I attended a talk last week and two of the speakers were SEO consultants from Distilled, a company with close ties to SEO Moz. The following are some of the ideas presented in that talk. It is by no means comprehensive, but contains some of the more relevant points.
The page title appears in multiple places: browser bar (above URL), bookmark text, search engine results page and external sites (delicious, etc). There was a high level of importance placed on this, especially among ‘on page’ ranking factors. The tricky part about the page title is balancing the value of the brand with the value for a keyword. Consider the following:
Example #1: Primary Keyword – Secondary Keyword | Brand Name or
Example #2: Brand Name | Primary Keyword and Secondary Keyword
Basically it was said that in most cases, especially if the term is highly competitive, use Example #1. If the brand gives added value or is known as an authority, then use Example #2.
Use short, descriptive URLs with relevant keywords. Use dashes (-) instead of underscores (_).
There is a zen like balance between on page factors such as URL, page title, H1-H6, text and images/media. Basically the page title, H1, image ALT tags, should have keywords and variations thereof sprinkled throughout in Goldilocks/Three Bears like fashion.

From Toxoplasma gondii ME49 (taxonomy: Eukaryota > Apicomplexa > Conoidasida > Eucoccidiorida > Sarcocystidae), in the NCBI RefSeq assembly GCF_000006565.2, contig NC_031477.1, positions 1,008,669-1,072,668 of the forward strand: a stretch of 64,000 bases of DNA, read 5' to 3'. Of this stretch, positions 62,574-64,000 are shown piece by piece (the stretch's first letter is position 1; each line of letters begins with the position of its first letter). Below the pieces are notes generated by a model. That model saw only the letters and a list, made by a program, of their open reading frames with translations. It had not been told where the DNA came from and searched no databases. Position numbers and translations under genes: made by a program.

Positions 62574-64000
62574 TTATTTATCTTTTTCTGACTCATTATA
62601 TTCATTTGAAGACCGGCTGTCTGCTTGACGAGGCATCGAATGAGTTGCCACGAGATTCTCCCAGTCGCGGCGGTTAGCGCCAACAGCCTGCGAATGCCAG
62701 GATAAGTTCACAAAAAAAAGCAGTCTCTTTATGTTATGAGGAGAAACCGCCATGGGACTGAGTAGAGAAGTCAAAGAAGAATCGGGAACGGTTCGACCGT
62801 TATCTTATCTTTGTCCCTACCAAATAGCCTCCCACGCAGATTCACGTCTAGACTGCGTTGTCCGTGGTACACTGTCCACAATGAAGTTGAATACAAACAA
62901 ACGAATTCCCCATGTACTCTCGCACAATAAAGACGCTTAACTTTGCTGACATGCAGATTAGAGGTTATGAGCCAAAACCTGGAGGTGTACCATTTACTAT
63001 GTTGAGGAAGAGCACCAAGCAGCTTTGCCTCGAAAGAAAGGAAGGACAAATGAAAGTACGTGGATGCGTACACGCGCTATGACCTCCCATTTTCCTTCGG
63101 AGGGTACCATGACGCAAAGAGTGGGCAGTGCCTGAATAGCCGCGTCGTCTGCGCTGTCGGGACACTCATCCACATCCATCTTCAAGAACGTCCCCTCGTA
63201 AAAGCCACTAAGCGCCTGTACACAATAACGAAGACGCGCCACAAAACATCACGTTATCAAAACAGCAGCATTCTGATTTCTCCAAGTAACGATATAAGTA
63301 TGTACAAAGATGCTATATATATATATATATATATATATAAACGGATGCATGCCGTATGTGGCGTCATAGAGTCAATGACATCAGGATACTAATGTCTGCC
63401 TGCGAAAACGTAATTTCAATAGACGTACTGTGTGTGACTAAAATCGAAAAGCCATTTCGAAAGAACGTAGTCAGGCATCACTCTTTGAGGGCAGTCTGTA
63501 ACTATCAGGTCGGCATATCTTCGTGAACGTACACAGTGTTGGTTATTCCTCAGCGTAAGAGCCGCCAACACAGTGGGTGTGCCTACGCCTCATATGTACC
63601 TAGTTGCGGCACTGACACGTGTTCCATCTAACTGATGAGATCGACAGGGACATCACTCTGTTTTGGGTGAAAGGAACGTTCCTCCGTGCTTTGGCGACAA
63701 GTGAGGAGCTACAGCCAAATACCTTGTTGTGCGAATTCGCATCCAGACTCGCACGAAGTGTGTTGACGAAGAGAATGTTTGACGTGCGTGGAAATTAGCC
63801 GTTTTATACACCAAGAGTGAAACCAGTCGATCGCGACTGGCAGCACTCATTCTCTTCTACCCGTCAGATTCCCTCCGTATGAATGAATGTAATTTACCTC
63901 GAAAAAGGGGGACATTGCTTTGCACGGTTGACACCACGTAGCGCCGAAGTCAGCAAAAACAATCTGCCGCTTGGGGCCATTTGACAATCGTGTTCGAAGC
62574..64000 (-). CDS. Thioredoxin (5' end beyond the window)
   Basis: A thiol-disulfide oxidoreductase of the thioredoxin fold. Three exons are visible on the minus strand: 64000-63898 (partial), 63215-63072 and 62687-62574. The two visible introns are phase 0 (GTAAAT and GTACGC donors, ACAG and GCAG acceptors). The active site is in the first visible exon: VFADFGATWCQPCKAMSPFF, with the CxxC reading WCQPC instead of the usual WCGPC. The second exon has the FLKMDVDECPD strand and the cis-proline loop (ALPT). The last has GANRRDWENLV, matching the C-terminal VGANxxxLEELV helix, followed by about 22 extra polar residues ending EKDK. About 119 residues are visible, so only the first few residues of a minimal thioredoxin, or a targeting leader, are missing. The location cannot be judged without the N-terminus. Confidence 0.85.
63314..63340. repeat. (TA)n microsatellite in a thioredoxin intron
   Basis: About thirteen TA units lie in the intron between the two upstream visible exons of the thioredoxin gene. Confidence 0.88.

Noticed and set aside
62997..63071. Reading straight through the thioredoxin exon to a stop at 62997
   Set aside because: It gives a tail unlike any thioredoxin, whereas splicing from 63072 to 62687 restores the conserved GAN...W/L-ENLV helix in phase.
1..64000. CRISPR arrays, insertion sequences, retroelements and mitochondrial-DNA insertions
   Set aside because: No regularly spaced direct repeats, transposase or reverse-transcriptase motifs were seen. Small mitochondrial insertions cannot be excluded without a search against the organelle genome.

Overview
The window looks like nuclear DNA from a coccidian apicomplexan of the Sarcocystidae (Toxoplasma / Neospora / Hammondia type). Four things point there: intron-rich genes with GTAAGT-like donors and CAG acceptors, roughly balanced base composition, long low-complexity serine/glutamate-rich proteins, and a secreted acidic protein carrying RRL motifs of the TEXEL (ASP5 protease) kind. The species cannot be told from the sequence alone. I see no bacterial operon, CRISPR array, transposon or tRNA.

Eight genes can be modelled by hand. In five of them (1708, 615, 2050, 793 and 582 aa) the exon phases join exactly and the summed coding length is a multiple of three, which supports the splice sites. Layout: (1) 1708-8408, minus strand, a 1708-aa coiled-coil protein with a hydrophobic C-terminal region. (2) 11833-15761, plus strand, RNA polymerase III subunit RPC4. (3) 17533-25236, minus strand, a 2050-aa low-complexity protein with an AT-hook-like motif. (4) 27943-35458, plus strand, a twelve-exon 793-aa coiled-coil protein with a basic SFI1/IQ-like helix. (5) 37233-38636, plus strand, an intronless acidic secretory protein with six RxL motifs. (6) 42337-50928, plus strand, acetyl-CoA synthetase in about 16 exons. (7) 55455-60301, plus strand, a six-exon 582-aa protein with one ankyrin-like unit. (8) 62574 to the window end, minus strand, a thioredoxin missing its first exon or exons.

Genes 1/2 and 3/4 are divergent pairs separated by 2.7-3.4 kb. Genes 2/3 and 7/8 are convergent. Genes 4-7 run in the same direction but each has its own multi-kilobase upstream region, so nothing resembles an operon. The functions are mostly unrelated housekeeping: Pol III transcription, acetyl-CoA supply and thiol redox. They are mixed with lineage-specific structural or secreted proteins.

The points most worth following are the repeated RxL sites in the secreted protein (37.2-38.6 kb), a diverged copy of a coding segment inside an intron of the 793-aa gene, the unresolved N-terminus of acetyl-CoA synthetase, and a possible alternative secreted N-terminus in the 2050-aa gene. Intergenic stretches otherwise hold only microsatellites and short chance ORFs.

As far as images, use keywords in the following areas:
ALT tags: use on all images (alt=”Good Texas Holdem Hand” )
Filename: (good-texas-holdem-hand.jpg, NOT image12.jpg)
Text that surrounds the image
Basically it does not affect SEO/ranking per se, but that it can help (along with page title) with click through rates. This is because it is what users see/read on the search engine results page so be sure to keep these more ‘human friendly’ than search engine friendly.
Although not a huge ranking factor, it is being used by Google and will only improve your visitor’s experience. The question really is why NOT optimize?